1 ps, 10 ps, 100 ps
10−9 1 nanosecond ns One billionth of one second 1 ns: Time to execute one machine cycle by a 1 GHz microprocessor
1 ns: Light travels 30 centimetres (12 in)
1 ns, 10 ns, 100 ns
10−6 1 microsecond µs One millionth of one second 1 µs: Time to execute one machine cycle by an Intel 80186 microprocessor
4–16 µs: Time to execute one machine cycle by a 1960s minicomputer
1 µs, 10 µs, 100 µs
10−3 1 millisecond ms One thousandth of one second 1 ms: time for a neuron in human brain to fire one impulse and return to rest[10]
4–8 ms: typical seek time for a computer hard disk
100–400 ms (=0.1–0.4 s): Blink of an eye[11]
18–300 ms (=0.02–0.3 s): Human reflex response to visual stimuli
1 ms, 10 ms, 100 ms
100 1 second s The duration of 9,192,631,770 periods of the radiation corresponding to the transition between the two hyperfine levels of the ground state of the caesium 133 atom. 1 s: 9,192,631,770 periods of the radiation corresponding to the transition between the two hyperfine levels of the ground state of the cesium-133 atom.[12]

60 s: 1 minute

1 s, 10 s, 100 s
103 1 kilosecond
(16.7 minutes)
ks One thousand seconds 3.6 ks: 3600 s or 1 hour
86.4 ks: 86 400 s or 1 day
604.8 ks: 1 week
103 s, 104 s, 105 s
106 1 megasecond
(11.6 days)
Ms One million seconds

2.6 Ms: approximately 1 month
31.6 Ms: approximately 1 year ≈ 107.50 s

106 s, 107 s, 108 s
109 1 gigasecond
(32 years)
Gs One billion seconds

2.1 Gs: average human life expectancy at birth (2011 estimate)[13]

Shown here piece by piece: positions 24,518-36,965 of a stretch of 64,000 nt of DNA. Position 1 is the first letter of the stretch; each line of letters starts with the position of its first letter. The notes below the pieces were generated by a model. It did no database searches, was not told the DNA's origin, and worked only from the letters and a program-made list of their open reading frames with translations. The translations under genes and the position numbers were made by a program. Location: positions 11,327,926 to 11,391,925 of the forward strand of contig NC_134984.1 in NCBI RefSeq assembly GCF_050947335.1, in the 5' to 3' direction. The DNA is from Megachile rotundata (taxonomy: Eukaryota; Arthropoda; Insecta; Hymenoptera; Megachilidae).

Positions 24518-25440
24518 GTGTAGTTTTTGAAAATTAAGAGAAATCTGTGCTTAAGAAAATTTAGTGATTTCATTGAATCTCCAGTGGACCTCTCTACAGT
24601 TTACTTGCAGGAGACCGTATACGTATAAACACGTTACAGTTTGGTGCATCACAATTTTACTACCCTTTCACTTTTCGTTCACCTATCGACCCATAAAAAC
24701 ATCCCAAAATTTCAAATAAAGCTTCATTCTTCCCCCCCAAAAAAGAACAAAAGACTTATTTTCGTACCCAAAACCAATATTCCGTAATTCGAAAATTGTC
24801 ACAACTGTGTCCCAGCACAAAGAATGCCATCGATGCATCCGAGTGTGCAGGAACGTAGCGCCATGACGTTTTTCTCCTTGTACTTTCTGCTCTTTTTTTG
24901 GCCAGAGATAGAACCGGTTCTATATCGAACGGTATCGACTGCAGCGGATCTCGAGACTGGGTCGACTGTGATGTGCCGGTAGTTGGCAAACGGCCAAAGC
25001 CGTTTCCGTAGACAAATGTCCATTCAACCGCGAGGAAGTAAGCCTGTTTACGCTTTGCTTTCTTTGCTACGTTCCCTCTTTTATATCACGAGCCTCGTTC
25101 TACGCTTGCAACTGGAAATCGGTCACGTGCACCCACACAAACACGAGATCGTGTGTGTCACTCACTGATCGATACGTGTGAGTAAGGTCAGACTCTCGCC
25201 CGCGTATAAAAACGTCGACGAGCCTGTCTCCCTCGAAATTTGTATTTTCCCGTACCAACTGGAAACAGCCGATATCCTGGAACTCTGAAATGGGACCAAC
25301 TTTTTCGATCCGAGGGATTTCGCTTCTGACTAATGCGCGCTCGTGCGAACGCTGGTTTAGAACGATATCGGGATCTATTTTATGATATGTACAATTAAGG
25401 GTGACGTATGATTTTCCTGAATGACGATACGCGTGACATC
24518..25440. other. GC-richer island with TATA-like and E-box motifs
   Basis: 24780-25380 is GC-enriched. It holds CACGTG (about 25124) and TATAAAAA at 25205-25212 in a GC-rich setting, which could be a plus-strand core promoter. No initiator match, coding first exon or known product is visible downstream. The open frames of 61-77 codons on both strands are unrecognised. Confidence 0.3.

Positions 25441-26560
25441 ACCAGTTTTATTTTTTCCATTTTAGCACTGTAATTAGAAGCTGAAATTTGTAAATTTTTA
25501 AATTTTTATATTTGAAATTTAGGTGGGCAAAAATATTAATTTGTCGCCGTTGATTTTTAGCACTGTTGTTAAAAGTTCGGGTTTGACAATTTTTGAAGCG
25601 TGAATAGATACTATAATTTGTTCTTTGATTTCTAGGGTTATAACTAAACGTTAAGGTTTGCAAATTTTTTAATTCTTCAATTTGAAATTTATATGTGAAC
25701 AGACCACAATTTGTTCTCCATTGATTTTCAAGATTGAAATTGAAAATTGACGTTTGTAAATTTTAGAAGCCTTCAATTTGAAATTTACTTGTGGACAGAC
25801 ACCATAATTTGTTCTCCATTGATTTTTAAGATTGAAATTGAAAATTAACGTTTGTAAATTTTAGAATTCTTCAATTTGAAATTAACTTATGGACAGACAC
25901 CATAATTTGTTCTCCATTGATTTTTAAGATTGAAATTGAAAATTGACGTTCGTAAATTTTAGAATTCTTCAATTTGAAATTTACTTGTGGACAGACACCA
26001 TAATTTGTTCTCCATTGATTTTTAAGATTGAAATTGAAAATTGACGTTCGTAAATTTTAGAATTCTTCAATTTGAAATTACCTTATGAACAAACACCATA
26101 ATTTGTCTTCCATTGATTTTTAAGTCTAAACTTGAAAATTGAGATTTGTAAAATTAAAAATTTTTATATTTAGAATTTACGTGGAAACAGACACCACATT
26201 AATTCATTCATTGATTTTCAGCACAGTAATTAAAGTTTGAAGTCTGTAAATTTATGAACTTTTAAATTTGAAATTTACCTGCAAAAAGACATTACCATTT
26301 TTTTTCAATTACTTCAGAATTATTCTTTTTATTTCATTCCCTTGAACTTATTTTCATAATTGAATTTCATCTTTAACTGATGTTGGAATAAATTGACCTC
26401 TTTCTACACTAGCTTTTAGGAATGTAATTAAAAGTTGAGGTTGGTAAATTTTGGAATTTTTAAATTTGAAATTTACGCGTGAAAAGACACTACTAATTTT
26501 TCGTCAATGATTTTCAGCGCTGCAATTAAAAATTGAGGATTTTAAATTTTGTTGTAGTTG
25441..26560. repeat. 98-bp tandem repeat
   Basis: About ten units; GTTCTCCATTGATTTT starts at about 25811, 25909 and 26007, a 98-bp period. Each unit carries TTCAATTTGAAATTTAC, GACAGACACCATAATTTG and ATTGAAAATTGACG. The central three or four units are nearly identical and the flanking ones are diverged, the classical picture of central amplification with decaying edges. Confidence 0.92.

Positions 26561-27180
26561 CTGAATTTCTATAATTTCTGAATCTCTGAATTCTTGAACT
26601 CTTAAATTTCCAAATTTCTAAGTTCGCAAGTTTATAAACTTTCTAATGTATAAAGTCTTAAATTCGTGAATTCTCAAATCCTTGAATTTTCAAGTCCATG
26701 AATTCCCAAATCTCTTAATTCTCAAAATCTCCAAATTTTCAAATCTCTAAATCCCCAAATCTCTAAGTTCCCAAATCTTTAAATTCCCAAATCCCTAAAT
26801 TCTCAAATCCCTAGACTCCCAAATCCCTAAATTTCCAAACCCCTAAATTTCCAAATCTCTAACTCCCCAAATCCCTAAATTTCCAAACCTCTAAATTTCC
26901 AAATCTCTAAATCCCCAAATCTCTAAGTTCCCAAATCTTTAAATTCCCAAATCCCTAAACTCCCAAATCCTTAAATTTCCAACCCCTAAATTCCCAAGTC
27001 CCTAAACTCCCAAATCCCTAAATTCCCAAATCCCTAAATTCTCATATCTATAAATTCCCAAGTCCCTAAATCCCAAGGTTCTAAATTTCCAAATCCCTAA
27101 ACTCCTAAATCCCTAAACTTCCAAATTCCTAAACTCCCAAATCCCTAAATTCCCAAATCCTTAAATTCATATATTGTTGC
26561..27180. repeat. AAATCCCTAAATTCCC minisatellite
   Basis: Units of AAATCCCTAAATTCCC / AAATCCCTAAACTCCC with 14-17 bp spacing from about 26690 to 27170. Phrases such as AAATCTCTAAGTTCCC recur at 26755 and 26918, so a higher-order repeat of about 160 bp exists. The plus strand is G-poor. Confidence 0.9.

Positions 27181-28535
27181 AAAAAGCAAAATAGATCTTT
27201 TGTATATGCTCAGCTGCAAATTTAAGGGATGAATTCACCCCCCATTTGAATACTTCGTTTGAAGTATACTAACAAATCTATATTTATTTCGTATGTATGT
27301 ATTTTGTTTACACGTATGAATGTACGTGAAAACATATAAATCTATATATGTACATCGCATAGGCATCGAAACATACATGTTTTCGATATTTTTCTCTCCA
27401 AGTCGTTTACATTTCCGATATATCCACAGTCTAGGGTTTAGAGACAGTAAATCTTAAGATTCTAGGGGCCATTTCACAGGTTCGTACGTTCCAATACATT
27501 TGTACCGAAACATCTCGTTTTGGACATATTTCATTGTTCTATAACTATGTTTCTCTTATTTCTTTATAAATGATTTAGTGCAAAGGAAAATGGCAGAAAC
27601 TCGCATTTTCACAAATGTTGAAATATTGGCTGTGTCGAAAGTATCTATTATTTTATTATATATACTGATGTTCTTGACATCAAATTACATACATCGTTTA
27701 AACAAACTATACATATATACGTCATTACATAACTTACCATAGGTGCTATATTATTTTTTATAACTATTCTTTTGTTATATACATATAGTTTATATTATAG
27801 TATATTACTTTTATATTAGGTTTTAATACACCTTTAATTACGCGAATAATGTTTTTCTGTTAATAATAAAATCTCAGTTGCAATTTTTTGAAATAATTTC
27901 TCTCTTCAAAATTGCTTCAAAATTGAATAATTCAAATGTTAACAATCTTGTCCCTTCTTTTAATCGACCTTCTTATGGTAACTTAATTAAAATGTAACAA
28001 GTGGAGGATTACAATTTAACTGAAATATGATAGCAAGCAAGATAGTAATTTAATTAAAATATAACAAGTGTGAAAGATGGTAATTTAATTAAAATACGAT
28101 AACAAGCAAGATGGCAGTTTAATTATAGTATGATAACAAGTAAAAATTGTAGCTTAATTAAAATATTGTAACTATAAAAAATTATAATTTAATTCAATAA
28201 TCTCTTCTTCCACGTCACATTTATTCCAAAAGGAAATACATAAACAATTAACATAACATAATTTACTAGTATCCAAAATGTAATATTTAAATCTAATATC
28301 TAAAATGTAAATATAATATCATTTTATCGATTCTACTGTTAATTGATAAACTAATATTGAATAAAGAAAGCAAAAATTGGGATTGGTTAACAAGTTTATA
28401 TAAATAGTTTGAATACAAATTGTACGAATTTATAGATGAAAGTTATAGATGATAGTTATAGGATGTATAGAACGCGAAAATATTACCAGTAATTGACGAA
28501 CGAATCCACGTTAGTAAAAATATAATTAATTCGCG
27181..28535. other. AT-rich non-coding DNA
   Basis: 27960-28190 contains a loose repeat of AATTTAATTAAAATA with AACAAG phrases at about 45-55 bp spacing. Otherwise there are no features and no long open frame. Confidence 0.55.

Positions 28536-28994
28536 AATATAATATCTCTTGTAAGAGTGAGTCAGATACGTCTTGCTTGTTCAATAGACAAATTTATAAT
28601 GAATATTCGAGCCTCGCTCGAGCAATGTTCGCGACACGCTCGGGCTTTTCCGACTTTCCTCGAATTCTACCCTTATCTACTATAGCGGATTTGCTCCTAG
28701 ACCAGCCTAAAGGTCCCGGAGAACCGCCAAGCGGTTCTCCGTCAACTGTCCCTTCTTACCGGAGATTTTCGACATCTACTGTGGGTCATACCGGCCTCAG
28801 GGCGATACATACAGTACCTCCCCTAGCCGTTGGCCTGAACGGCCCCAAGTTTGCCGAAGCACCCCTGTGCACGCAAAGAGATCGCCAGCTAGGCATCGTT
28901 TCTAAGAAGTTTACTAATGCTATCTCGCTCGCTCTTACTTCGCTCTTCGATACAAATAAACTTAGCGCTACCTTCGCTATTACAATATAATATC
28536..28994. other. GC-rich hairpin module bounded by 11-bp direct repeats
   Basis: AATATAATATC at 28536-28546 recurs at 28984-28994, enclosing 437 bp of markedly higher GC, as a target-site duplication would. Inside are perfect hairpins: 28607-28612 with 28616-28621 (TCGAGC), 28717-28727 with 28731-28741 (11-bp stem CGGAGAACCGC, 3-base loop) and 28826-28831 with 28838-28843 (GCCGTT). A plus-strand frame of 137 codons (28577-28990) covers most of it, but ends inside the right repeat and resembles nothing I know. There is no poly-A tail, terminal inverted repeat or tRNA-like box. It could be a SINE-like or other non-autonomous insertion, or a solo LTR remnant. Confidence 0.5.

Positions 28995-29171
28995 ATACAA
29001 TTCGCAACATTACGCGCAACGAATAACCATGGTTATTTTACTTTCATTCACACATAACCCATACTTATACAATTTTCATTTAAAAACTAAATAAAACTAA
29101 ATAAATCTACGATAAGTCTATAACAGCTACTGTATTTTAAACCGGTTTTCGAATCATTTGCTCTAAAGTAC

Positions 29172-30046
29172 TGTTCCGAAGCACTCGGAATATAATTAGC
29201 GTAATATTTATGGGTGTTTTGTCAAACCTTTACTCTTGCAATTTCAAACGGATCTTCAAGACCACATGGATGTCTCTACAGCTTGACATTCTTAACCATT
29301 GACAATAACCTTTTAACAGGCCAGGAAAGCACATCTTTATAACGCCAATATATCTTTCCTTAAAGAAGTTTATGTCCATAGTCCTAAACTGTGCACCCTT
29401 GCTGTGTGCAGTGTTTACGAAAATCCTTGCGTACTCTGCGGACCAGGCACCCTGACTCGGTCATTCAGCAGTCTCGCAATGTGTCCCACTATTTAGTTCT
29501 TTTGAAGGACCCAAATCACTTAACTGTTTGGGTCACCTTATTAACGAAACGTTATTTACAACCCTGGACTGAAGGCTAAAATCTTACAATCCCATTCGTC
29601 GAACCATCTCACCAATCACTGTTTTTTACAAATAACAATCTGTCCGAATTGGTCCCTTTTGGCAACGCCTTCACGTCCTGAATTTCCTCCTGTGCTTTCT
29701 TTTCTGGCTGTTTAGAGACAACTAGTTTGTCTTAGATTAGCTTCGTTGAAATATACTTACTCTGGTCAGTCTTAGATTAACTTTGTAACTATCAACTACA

3.16 Gs: approximately 1 century
31.6 Gs: approximately 1 millennium

109 s, 1010 s, 1011 s
1012 1 terasecond
(32 000 years)
Ts One trillion seconds

6 Ts: Time since the appearance of Homo sapiens (approximately)
80 Ts: Time it takes for light to travel from the Andromeda Galaxy to the Milky Way.[14]
160–220 Ts: Time since the divergence of the human and chimpanzee lineages.[15]

1012 s, 1013 s, 1014 s
1015 1 petasecond
(32 million years)
Ps One quadrillion seconds 2.1 Ps: (66 million years) Time elapsed since the Cretaceous–Paleogene extinction event, during which all non-avian dinosaurs became extinct. [16]

7.1–7.9 Ps: 1 galactic year (225-250 million years)[17]
143 Ps: the age of the Earth[18][19][20]
144 Ps: the approximate age of the Solar system[21] and the Sun.[22]
430 Ps: the approximate age of the Universe
440 Ps: the half-life of thorium 232

1015 s, 1016 s, 1017 s
1018 1 exasecond
(32 billion years)
Es One quintillion seconds 312 Es: Estimated lifespan of a 0.1 solar mass red dwarf star. 1018 s, 1019 s, 1020 s
1021 1 zettasecond
(32 trillion years)